I’m reviewing this off a preview copy that hasn’t been colored yet, nor has it had a final proofreading. That’s OK, though. The black and white art is easy to follow, and the text doesn’t appear rough at all. All we have to wait for now is to see if the coloring turns out to be so dark and muddy that it destroys the art. That’s a trait that runs true in far too many books, Dynamite’s included. (See “Super Zombies” for one recent example of that.)
The first issue of “The Trial of Sherlock Holmes” will be in stores in May. You can order it today through “Previews.” If you’re a classic Holmes fan, you’re going to like this one.
SYMMETRY? OR PALINDROME? IT’S NOGEGON!
There are High Concept comics, Very High Concept comics, and then there is “Nogegon.”
You might not have heard of it, but it was published twice in the States at the turn of the millennium. “Nogegon” is part of the “Hollow Grounds” trilogy of titles from Luc and Francois Schuiten, originally published in the 80s. Humanoids first published the series as three beautiful oversized hardcovers in 2001, and then DC/Humanoids put the three volumes together in a smaller trade paperback that I wouldn’t use to keep my door open for fear of offending the fine wood grain. The printing was so awful and the line work drained off the page so quickly that it was a travesty the likes of which DC wouldn’t repeat until the “Batman R.I.P.” publishing program.
Sorry. Back to “Nogegon.”
It’s a symmetrical comic, no doubt inspired by “Watchmen” #5. We’ve all marveled over the work Alan Moore and Dave Gibbons did there, brilliantly crafting a story whose last panel mirrored its first, penultimate panel mirrored its second, and so on until the center spread became the mirror. The amazing thing Moore/Gibbons did there was to craft a readable story that made sense in a larger context while using this storytelling technique. I’d almost call it a “stunt,” but it worked too well to use that pejorative.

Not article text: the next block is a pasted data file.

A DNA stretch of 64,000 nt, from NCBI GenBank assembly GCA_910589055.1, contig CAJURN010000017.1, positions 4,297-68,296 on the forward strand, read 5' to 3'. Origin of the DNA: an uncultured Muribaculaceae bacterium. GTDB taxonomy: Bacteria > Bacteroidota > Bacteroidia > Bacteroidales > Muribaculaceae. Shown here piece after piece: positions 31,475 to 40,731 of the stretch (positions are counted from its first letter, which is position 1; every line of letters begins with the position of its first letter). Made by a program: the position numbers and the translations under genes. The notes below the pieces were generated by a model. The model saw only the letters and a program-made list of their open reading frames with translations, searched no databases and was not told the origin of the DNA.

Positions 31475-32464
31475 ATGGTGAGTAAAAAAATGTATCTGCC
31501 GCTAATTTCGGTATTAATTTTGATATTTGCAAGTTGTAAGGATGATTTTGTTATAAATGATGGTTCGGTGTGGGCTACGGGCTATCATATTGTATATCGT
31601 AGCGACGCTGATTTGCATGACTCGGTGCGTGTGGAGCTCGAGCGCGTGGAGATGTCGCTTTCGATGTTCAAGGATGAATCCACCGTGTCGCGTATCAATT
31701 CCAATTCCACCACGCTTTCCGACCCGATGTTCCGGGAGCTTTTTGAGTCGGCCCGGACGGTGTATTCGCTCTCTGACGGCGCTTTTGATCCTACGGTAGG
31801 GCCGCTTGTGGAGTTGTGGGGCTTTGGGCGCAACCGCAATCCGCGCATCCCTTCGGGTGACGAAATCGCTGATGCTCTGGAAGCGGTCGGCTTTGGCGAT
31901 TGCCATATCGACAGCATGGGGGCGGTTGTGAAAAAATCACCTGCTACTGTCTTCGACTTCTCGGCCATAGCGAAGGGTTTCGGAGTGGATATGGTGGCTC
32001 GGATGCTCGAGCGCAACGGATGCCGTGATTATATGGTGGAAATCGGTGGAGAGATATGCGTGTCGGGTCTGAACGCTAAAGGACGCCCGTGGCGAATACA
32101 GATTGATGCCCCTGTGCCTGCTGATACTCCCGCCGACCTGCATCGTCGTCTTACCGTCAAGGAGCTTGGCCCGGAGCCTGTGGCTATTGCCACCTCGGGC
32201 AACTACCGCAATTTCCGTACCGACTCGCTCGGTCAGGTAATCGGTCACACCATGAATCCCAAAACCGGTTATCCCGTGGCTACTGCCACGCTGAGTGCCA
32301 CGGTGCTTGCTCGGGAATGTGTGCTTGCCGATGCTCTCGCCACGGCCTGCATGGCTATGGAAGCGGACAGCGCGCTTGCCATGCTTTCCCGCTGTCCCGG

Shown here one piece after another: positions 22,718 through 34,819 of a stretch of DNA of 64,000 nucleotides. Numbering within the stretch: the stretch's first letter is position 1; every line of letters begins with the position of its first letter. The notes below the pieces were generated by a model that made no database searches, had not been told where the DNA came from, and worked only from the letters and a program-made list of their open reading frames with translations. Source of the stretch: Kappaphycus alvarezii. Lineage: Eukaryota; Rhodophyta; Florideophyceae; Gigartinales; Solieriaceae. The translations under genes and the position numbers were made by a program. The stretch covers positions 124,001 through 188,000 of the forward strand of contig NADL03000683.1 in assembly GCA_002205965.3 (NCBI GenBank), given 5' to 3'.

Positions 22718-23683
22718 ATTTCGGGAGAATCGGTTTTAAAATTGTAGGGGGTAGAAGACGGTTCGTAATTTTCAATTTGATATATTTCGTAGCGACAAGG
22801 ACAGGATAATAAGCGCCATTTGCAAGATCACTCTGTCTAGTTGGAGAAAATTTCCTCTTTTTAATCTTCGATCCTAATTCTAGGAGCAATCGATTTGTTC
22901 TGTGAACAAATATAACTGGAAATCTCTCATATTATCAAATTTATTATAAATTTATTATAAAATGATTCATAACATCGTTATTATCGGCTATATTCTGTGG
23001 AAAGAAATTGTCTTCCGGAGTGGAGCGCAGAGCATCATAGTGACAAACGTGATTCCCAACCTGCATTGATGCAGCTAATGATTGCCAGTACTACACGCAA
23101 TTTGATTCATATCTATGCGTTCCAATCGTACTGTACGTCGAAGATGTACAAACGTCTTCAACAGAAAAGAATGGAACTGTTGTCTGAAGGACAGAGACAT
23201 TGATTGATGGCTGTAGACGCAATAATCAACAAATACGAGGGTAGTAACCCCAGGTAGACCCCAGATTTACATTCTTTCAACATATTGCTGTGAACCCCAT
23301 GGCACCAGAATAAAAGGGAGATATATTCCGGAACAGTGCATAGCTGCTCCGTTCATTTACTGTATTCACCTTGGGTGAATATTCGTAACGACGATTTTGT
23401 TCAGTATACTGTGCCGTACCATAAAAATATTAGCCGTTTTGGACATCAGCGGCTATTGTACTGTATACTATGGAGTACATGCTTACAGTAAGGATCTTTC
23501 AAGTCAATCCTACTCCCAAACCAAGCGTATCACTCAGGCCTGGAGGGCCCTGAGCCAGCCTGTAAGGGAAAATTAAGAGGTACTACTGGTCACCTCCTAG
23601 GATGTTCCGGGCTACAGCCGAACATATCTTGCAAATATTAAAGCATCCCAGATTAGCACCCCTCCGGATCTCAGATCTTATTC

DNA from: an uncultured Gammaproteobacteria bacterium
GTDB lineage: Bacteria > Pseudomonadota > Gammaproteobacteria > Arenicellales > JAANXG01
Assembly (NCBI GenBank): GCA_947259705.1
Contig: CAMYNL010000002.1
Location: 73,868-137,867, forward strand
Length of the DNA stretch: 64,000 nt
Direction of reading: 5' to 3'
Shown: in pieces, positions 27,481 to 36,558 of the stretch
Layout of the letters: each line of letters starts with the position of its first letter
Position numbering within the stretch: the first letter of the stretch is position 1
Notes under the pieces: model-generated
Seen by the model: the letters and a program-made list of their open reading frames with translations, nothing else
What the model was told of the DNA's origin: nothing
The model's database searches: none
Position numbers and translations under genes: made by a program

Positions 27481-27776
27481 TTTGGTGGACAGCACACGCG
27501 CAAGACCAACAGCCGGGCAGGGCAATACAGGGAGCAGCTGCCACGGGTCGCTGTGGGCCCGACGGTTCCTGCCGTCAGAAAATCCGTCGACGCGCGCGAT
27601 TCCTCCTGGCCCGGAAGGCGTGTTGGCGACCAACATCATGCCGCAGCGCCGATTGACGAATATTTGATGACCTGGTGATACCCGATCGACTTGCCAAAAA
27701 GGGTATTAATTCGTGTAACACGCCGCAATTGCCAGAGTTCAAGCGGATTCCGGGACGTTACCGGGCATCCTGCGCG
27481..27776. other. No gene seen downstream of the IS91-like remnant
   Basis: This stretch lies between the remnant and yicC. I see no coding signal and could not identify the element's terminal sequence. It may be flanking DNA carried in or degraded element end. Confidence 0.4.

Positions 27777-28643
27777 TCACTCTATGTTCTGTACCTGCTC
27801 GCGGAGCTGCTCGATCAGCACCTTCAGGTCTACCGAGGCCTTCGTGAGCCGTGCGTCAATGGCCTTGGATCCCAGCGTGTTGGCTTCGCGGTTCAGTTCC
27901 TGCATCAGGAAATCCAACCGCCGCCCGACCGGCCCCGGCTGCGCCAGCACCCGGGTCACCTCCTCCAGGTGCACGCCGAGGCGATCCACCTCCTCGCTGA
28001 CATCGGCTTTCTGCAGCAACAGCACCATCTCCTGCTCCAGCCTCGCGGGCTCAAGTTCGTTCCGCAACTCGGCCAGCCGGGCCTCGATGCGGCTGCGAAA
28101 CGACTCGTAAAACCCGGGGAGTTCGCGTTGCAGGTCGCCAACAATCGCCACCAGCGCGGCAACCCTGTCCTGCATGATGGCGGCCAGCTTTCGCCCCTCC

“Nogegon,” though, while the third part of a trilogy, isn’t trying to be a part of a larger story that just happens to be a comic book palindrome. It sits well on its own, but tries so hard to be so perfectly symmetrical that it doesn’t care how much sense the story makes. Don’t get me wrong; it’s a fine effort, and the story does make a certain kind of surreal sense. But there’s always the feeling in your mind that the story exists to aid the format, and not vice versa. “Nogegon” takes place on the planet of Nogegon. Everything there is based on symmetry: the architecture, the art, the proper names. Everything. And so when the story starts with a character landing on the planet, you just know it will end with her leaving it.
The attention to detail is remarkable in the symmetrical parts. If the panel in the first half of the book shows us a character with her back turned from the reader and looking to the left, the mirror panel in the second half might have her facing front and looking right. An up angle on a panel in the first half is mirrored by a bird’s eye view pointing down in the second.
Check out the very first and very last sequential pages from the book for a relatively straightforward example:
Note the way even the dialogue can mirror itself. (“I’ve always hated rejects. . . Their chronic asymmetry disgusts me.” becomes “As a matter of fact, I have always liked rejects… Their chronic asymmetry never ceases to fascinate me.”)
See the way action moves left to right on one page, but right to left on the next. The characters have the same body language, but in the opposite direction in the reverse order.
It’s fun stuff.
So what’s the story? A woman comes to Nogegon looking for her missing friend who, we’re told in symmetrical interstitial diary entries, came to the planet and fell for an artist. She finds the artist and, as symmetry would have it, neatly repeats her missing friends’ mistakes. She becomes his new muse, making beautiful art with her naked body — of course. This is a serious European album with art by Schuiten. There must be nippleage!